Most US states to reopen to a degree this weekend despite rising cases

Author
Newstalk ZB / CNN,
Publish Date
Wed, 20 May 2020, 5:48PM
People traverse the Seaside Heights boardwalk in New Jersey as the state begins to reopen beaches and boardwalks. (Photo / Getty0

Most US states to reopen to a degree this weekend despite rising cases

Author
Newstalk ZB / CNN,
Publish Date
Wed, 20 May 2020, 5:48PM

In a few hours, Connecticut will allow residents to dine at a restaurant outdoors or go into a retail shop.

The state will be the final one of those that ordered people to stay home and most businesses to close up for a while to start to reopen.

Connecticut is taking "baby steps," Gov. Ned Lamont told CNN.

Also being allowed to reopen are offices, museums, zoos and outdoor recreation.

"We have followed the metrics, hospitalization is down, fatalities are down. We have a lot of (protective equipment) right now. We have the gowns and masks. And finally, we have the contact tracing in place," he said.

As of Wednesday, all states will be in some phase of reopening. The question is how many people will go out; are they ready to eat out and shop?

Pictures from some parts of the country are now reminiscent of pre-pandemic times, with Americans venturing out to parks to soak in the spring sunshine, visiting beaches and gathering -- often unmasked -- in open bars and restaurants.

Yet as of Tuesday, at least 17 states have recorded a clear upward trend of average new daily cases -- a rise of at least 10% -- over the past seven days, according to an analysis based on data from Johns Hopkins University.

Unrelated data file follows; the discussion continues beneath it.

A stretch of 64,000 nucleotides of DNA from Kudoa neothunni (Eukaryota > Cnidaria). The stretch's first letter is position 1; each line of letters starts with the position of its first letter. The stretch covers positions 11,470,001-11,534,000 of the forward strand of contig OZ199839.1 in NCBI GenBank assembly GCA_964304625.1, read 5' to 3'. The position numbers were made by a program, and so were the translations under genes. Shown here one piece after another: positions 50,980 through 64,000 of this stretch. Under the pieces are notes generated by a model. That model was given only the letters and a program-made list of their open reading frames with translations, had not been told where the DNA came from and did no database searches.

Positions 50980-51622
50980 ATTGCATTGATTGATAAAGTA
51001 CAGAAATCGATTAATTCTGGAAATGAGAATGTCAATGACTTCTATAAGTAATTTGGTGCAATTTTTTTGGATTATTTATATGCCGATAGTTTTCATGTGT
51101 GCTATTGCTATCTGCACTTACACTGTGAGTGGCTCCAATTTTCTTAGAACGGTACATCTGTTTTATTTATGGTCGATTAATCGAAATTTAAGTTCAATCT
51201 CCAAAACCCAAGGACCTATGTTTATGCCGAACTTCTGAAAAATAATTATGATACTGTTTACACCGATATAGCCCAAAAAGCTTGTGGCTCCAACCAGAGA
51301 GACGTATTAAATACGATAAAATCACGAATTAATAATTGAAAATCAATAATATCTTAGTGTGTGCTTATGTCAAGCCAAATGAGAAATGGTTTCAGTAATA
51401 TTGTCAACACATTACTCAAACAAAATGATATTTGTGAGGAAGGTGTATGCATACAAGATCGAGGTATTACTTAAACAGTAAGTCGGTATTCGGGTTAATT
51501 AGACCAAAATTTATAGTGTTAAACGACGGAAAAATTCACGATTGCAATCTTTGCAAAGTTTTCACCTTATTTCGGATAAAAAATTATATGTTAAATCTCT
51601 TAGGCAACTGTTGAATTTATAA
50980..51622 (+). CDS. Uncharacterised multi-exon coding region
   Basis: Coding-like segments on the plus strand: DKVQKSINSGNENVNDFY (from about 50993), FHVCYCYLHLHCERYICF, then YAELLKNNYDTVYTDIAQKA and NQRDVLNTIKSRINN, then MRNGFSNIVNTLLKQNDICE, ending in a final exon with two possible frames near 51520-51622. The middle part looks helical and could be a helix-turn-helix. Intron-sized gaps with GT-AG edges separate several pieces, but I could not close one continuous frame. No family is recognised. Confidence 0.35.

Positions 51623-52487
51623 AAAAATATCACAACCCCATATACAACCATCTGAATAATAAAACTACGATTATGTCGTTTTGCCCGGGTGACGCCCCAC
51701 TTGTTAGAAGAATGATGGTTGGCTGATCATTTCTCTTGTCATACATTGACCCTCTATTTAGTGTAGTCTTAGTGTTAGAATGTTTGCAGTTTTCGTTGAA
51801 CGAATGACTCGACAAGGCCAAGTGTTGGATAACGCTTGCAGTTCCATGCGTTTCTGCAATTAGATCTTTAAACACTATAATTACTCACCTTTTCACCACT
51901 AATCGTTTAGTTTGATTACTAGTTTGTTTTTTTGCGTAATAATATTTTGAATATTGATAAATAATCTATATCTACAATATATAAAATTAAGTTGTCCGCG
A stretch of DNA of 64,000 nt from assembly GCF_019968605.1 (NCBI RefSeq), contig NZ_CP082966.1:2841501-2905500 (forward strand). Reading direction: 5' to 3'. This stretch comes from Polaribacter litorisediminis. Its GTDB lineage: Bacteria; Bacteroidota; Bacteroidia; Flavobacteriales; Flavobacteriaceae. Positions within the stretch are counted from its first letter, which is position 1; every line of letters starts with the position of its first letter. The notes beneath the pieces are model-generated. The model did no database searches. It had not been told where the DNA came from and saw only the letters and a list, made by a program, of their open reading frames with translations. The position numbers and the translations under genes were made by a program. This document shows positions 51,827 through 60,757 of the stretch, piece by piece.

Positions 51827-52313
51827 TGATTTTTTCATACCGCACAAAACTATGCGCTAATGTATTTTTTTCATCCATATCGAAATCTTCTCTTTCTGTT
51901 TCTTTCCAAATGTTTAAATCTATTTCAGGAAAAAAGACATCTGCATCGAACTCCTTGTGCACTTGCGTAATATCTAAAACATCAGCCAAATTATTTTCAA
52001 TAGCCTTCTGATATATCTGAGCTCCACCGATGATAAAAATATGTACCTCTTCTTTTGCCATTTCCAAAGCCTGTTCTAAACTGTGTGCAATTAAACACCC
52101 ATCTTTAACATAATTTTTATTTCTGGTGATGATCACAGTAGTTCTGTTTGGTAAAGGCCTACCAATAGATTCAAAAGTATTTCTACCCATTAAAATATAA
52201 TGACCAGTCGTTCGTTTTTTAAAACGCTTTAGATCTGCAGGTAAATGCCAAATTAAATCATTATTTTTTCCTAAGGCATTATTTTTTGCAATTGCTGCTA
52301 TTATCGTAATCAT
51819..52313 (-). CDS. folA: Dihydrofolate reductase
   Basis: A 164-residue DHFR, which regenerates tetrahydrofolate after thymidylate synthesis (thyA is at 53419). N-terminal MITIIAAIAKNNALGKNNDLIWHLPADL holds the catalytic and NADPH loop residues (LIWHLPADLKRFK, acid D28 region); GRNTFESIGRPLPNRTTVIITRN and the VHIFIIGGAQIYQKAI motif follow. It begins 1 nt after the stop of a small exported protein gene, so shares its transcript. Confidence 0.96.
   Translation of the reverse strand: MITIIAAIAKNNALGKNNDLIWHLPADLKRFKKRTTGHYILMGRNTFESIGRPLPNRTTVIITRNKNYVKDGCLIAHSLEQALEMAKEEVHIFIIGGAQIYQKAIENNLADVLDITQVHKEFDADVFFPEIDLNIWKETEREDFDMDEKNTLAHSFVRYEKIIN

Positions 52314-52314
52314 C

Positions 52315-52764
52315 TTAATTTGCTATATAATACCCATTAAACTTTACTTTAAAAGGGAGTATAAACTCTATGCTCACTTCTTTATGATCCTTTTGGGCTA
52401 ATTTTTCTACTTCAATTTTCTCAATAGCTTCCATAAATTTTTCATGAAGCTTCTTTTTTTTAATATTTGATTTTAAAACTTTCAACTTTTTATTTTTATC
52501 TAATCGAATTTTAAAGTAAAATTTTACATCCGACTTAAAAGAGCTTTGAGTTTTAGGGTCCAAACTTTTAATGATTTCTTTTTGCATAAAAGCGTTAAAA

Only 16 states' average new daily cases dropped more than 10%. Some public health experts say declining case rates should be one guide for figuring when states should relax social distancing restrictions.

So far, more than 1.52 million people in the United States have been infected and at least 91,878 have died, according to Johns Hopkins.

Just how loosened restrictions will impact coronavirus cases won't be evident for a while.

Experts have said it may take weeks to begin seeing the effects of more people being out and about. And public health officials warned those effects may translate to thousands more deaths across the country and a second spike of cases.

Reopenings appear to have the momentum for now, including, slowly, for sports without a crowd in attendance. The Belmont Stakes will be held June 20, officials said Tuesday. That means horse racing's Triple Crown will start with what traditionally is the third leg, because the Kentucky Derby and the Preakness Stakes were moved to later this year.

Steps that governments did take to shut parts of the economy to slow the virus led to soaring unemployment -- more than 36 million people have filed for unemployment since the middle of March.

In a Senate committee hearing Tuesday, Federal Reserve Chairman Jerome Powell said a program to lend billions of dollars to small and medium-sized businesses should be ready to launch by the end of the month.

Coronavirus: You asked, we answered

Some universities will have in-person classes but end them by Thanksgiving

A growing number of universities are rolling out plans for what fall semester will look like.

At least five said this week they will have in-person classes this fall -- but also that they'll skip fall break and stop those classes by Thanksgiving.

In general, these schools are hoping to minimize the number of mass exits and mass returns -- when students may pick up the virus elsewhere and bring it to campus.

The University of Notre Dame in Indiana and Creighton University in Nebraska said they intend to start their fall semesters early, skip fall break and conclude the semester before Thanksgiving.

The Rev. Daniel Hendrickson, president of Creighton University, told CNN's Brianna Keilar that he believes the school can provide a very safe environment and they want to finish the semester before an expected wave of flu hits.